Alex Salmond has told an Alba meeting in Inverness that resigning as first minister was the "biggest mistake of his life".

In a barely-disguised swipe at his successor, Nicola Sturgeon, who took over the role in 2014, Mr Salmond said he wished he had "stuck around" in the role in opposition to Brexit and Boris Johnson's prime ministership.

He said: “The biggest mistake of my life was resigning as First Minister because if someone told me within two years we would have Brexit and Boris Johnson then I may have stuck around.


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“The tragedy of the heaven sent opportunity of the UK Tory party taking Scotland out of the EU and then premiership of Boris Johnson, the greatest strategic opportunity in Scottish political history was just frittered away.”

As reported by the Strathspey and Badenoch Herald, the Alba leader told a meeting that the SNP government had "effectively turned its back on the Highlands" over the failure to dual the vital A9 road.

Speaking alongside Alba's newest recruit, the disaffected Highland councillor Karl Rosie who defected from the SNP, he claimed a new, but as yet unreleased, poll indicated his party could gain as many as 24 seats at the next Holyrood elections.

He added that he plans to make a return to the Scottish Parliament at the 2026 elections.

“Now Alba wants to see new ideas and initiatives coming from the Highlands itself,” he said.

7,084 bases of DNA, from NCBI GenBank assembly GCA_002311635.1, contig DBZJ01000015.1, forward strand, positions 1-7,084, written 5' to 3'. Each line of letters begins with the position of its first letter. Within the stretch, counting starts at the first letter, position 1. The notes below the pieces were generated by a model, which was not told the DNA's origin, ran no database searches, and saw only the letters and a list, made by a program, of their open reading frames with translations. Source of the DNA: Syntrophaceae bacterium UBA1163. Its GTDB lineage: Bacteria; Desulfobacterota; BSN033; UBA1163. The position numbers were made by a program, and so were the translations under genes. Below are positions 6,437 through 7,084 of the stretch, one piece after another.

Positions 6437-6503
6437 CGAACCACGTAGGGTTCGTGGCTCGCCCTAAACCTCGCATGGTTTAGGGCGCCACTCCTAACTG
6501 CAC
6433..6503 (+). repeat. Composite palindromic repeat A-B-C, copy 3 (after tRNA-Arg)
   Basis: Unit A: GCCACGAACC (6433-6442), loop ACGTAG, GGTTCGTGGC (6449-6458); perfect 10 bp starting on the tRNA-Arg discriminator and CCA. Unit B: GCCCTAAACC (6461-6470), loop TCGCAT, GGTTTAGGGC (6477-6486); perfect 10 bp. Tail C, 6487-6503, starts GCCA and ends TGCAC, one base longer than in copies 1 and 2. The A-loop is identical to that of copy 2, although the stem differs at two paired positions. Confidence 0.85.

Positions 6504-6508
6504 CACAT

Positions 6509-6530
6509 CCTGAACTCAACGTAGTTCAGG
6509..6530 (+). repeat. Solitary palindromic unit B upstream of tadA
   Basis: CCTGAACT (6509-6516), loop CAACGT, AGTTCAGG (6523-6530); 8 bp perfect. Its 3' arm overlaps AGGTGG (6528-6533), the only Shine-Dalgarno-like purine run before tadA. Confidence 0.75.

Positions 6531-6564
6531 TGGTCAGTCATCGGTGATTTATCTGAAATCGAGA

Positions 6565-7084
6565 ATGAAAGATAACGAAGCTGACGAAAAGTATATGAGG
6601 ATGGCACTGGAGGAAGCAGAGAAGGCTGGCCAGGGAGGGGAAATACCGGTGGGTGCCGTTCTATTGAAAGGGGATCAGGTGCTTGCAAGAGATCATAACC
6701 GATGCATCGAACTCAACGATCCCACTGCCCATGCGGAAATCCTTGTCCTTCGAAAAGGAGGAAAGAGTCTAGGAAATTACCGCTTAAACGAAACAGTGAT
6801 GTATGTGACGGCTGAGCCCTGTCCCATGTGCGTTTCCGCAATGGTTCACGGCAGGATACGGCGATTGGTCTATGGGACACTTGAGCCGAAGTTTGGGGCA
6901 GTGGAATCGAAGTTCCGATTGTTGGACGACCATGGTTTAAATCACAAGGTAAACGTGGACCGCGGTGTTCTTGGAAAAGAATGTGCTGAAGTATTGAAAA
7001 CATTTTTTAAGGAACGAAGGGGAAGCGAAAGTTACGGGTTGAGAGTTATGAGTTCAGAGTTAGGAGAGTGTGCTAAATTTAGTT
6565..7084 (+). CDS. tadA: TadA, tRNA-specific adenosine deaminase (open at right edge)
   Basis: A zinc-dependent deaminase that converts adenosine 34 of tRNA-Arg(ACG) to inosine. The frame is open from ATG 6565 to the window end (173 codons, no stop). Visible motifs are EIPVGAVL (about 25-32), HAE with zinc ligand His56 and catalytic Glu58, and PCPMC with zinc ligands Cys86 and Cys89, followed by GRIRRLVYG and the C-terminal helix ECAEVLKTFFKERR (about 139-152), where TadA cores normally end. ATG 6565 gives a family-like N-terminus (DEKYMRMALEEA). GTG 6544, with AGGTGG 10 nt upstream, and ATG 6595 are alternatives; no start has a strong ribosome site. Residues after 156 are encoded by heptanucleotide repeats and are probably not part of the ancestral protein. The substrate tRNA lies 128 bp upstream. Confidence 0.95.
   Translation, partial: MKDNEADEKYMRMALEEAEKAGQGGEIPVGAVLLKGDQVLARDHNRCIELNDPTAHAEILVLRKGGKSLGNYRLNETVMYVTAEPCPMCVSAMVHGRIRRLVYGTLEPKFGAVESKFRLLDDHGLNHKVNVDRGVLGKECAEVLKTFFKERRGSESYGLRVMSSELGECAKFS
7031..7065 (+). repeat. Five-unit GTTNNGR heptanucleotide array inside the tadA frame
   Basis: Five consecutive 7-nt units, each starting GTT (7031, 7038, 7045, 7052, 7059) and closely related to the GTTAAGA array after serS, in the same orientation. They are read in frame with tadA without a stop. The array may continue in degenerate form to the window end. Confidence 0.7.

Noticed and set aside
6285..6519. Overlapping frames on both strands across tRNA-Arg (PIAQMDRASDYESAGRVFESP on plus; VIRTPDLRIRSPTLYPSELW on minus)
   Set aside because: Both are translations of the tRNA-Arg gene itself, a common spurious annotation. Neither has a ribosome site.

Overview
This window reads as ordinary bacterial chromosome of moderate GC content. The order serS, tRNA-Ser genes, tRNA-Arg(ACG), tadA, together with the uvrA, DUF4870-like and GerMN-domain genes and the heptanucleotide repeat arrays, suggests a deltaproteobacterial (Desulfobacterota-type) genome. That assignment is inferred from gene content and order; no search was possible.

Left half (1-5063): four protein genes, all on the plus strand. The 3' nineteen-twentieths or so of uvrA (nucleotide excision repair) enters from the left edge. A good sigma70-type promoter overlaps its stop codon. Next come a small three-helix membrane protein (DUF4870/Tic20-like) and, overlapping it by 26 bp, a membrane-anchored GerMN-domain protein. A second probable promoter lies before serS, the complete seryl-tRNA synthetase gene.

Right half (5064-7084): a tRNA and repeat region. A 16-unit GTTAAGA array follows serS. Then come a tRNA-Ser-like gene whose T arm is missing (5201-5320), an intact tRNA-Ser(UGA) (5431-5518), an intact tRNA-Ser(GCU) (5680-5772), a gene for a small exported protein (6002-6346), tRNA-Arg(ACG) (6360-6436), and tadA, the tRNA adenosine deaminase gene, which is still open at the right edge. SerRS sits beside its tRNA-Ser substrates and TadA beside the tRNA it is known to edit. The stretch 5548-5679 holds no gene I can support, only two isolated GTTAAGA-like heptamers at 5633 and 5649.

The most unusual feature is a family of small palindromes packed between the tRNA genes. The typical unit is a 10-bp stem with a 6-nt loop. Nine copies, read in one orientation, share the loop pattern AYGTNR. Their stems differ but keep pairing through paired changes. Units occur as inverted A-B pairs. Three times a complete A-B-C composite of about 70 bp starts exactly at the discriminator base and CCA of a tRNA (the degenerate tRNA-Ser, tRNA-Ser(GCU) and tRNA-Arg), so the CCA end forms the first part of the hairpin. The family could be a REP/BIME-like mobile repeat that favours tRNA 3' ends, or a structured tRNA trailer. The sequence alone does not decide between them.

“That’s the purpose of asking Councillor Karl Rosie to gather together a manifesto for the Highlands and Islands to tackle key problems such as the twin scourges of depopulation and lack of affordable housing.

“Our task in Alba is to make sure that we are in a position in the next Scottish Parliament to ensure that it is implemented.”

Fergus Ewing last week told the Holyrood Sources podcast at a live event in Edinburgh that "the big beneficiary of the 2026 election will be Alex Salmond and the Alba Party", adding that Yes supporters who do not want the Greens will swing to Alba.

Mr Salmond also confirmed the party will field at least one candidate in the general election in the Highlands.

He added: “Independence for Scotland goes hand in hand with home rule for the Highlands.

“The job of the Scottish Government is to provide the infrastructure required to allow the Highlands and Islands to flourish whether it be roads in the mainland, ferries to the islands or electronic infrastructure everywhere.

“As First Minister, I demonstrated that commitment by holding cabinet meetings in Inverness, Caithness, Inveraray, Moray and the Northern and Western Isles.

"Each of these meetings committed promises to north communities and indeed many were honoured like the University of the Highlands and Islands.

“However, over the last 10 years, the SNP government has effectively turned its back on the Highlands, much to the frustration of outstanding local representatives such as Fergus Ewing MSP and Angus Brendan MacNeil MP.

“I made a firm commitment to complete the dualling of the A9 to Inverness by 2025 at a historic cabinet meeting in Inverness Town House in 2008.

"It was ready to roll by May 2012 but was subsequently downgraded in the capital plans.”

He said: “I can tell you that if I had remained as First Minister the A9 would have been finished.”